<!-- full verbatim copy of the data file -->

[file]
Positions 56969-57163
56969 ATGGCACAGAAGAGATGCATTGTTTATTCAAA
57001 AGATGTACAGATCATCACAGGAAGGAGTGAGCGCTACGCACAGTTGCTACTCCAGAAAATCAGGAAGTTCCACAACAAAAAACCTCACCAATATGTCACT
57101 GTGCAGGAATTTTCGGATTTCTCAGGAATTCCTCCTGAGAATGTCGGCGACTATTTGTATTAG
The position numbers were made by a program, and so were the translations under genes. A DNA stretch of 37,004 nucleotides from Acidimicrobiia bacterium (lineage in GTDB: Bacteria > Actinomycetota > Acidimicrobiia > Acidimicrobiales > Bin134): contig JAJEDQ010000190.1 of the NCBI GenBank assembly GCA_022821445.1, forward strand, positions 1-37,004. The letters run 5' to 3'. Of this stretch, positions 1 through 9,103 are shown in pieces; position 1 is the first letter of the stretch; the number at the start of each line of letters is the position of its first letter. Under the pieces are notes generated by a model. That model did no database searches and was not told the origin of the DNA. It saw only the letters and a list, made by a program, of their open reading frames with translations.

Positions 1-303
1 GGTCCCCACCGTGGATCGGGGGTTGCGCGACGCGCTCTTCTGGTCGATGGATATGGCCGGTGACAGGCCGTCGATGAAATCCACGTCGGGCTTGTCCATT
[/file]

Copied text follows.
Positions 56969-57163
56969 ATGGCACAGAAGAGATGCATTGTTTATTCAAA
57001 AGATGTACAGATCATCACAGGAAGGAGTGAGCGCTACGCACAGTTGCTACTCCAGAAAATCAGGAAGTTCCACAACAAAAAACCTCACCAATATGTCACT
57101 GTGCAGGAATTTTCGGATTTCTCAGGAATTCCTCCTGAGAATGTCGGCGACTATTTGTATTAG
The position numbers were made by a program, and so were the translations under genes. A DNA stretch of 37,004 nucleotides from Acidimicrobiia bacterium (lineage in GTDB: Bacteria > Actinomycetota > Acidimicrobiia > Acidimicrobiales > Bin134): contig JAJEDQ010000190.1 of the NCBI GenBank assembly GCA_022821445.1, forward strand, positions 1-37,004. The letters run 5' to 3'. Of this stretch, positions 1 through 9,103 are shown in pieces; position 1 is the first letter of the stretch; the number at the start of each line of letters is the position of its first letter. Under the pieces are notes generated by a model. That model did no database searches and was not told the origin of the DNA. It saw only the letters and a list, made by a program, of their open reading frames with translations.

Positions 1-303
1 GGTCCCCACCGTGGATCGGGGGTTGCGCGACGCGCTCTTCTGGTCGATGGATATGGCCGGTGACAGGCCGTCGATGAAATCCACGTCGGGCTTGTCCATT